When somebody makes a mistake when doing his or her job, it usually results in something unfortunate. When your plumber makes a mistake, it can’t be good. If a truck driver makes a mistake, the consequences can be fatal.
One could argue that the job of evolutionary biologist is the dream job because it doesn’t matter if you make a mistake. Let’s face it. Does it really matter to your day-to-day living if Acanthostega used its fins to poke its head out of the water or not? How did it affect you to learn that Edward D. Cope’s old notions about early tetrapod evolution, diversity, biogeography and paleoecology have been turned on their heads? We suspect that it was less important to you than if the UPS driver delivered your Christmas present to the wrong house.
Even here in California, we heard about the terrible problems that resulted when the New York garbage men went on strike. How often have you stayed awake all night, worrying that the paleontologists might go on strike? We’re guessing, “Never.” Wouldn’t it be great to have a job where, not only did it not matter if you did it wrong, it didn’t even matter if you did it at all?
But being a paleontologist could be the worst job in the world. People tend to (wrongly) associate the importance of their job with their worth as a human being. Suppose you spent all those years going to college, getting a doctorate, and writing all these wonderful fairytales about the fossils you found, and suddenly realized that your entire life’s work was less important than a truck driver delivering a package or picking up garbage. Imagine what that would do to your ego.
Although on-the-job stress might be non-existent, it might be stressful to realize that whoever pays you might realize how unimportant your job is, and eliminate it. If you are in that line of work, it becomes very important to convince other people that what you do is tremendously important. You would have to do this for your ego’s sake, and for job security.
Science is supposed to be impersonal and objective. That’s why the emotional intensity of the evolutionists might be surprising to some people. But it makes perfect sense when you realize that the emotion probably stems from the evolutionists’ fear that what they have believed all their lives is possibly wrong or irrelevant.
The theory of evolution has nothing to do with medical research. Creationist doctors have just as much chance as evolutionist doctors have of finding a cure for AIDS, or any other disease. We challenge any evolutionist to make a compelling argument that proving that “Acanthostega took pride of place as the missing link between terrestrial vertebrates and their aquatic forebears,” has anything to do with finding a cure for any disease, or improving the math scores of American high school students, or any of the other dire consequences that evolutionists claim will befall the United States of America if the theory of evolution isn’t taught uncritically in every public school in America.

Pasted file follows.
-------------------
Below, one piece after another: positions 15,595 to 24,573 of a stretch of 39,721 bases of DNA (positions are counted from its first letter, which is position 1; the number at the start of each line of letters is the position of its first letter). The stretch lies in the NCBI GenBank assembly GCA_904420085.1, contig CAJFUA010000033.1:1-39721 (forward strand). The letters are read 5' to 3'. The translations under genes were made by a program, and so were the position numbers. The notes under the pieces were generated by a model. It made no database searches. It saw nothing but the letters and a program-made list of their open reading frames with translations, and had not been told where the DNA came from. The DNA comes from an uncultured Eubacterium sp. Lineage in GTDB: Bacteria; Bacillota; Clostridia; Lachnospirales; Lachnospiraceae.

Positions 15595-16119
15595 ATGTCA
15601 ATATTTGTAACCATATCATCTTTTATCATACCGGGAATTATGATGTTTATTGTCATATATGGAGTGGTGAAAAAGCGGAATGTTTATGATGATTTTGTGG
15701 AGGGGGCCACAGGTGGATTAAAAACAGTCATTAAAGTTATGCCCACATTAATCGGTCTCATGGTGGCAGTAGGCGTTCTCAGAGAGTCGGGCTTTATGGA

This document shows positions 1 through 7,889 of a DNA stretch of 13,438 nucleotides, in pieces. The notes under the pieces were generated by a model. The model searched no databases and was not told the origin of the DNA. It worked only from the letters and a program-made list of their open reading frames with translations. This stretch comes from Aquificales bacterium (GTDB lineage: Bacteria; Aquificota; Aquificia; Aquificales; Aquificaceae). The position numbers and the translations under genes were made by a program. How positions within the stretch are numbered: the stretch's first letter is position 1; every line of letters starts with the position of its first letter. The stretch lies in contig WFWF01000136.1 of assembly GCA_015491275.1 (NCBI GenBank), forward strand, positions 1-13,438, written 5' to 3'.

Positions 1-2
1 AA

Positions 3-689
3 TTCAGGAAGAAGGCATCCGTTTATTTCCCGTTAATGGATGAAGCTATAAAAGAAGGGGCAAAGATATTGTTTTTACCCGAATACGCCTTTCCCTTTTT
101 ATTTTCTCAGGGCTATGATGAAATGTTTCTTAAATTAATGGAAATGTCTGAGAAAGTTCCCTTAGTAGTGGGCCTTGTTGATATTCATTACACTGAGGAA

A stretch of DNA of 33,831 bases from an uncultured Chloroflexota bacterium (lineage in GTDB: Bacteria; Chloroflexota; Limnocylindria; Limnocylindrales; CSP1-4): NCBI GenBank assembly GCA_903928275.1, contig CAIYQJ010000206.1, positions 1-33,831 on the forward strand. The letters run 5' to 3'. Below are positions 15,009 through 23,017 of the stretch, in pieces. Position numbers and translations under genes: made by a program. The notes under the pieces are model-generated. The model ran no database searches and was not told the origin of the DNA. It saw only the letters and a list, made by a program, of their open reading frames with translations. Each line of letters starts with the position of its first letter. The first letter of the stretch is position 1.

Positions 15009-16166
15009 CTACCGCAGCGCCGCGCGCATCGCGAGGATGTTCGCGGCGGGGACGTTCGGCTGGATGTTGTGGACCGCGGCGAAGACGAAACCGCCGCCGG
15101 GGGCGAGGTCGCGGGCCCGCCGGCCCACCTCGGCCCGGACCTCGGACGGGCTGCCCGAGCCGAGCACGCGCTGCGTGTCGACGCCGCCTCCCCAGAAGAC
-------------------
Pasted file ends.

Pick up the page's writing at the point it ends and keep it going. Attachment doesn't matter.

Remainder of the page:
Yes, we went a little bit over the top; but sometimes it is necessary to be a little bit outrageous to make a point. Let’s get serious now.
Certainly, the job of paleontologist is important. Any job you get paid to do must be important to somebody. Otherwise, nobody would pay you to do it. We are simply reacting to the hysteria we have been hearing lately from the evolutionists, and poking some fun at their inflated sense of self-importance to the progress of science.
Let’s be perfectly clear about this. The theory of evolution is NOT the most important concept in biology. It is IRRELEVANT to biology, medicine, and all other branches of science. Studies of comparative anatomy, comparative physiology, and genetic research, are very important—but speculation about whether or not the similarities are the result of a common ancestor or a common designer is irrelevant.
Evolution and creation certainly are important to one’s religious beliefs. They are foundational to how one lives ones life; but they aren’t important to science.
Making up stories about how a fish built up its muscles sticking its head out of the water is of no scientific value. Ironically, the people who are trying so hard to make sure these stories are taught without question in public schools claim that the whole science program will go down the drain if kids aren’t tested on these stories at the end of high school. Science will not be harmed by the extinction of the theory of evolution.
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Jennifer Clack, Scientific American, December 2005, “Getting a Leg Up on Land”, pages 100-107
3 http://www.dinofish.com/ (Ev)
4 Jennifer Clack, Scientific American, December 2005, “Getting a Leg Up on Land”, page 100
5 ibid., page 102
6 ibid., page 104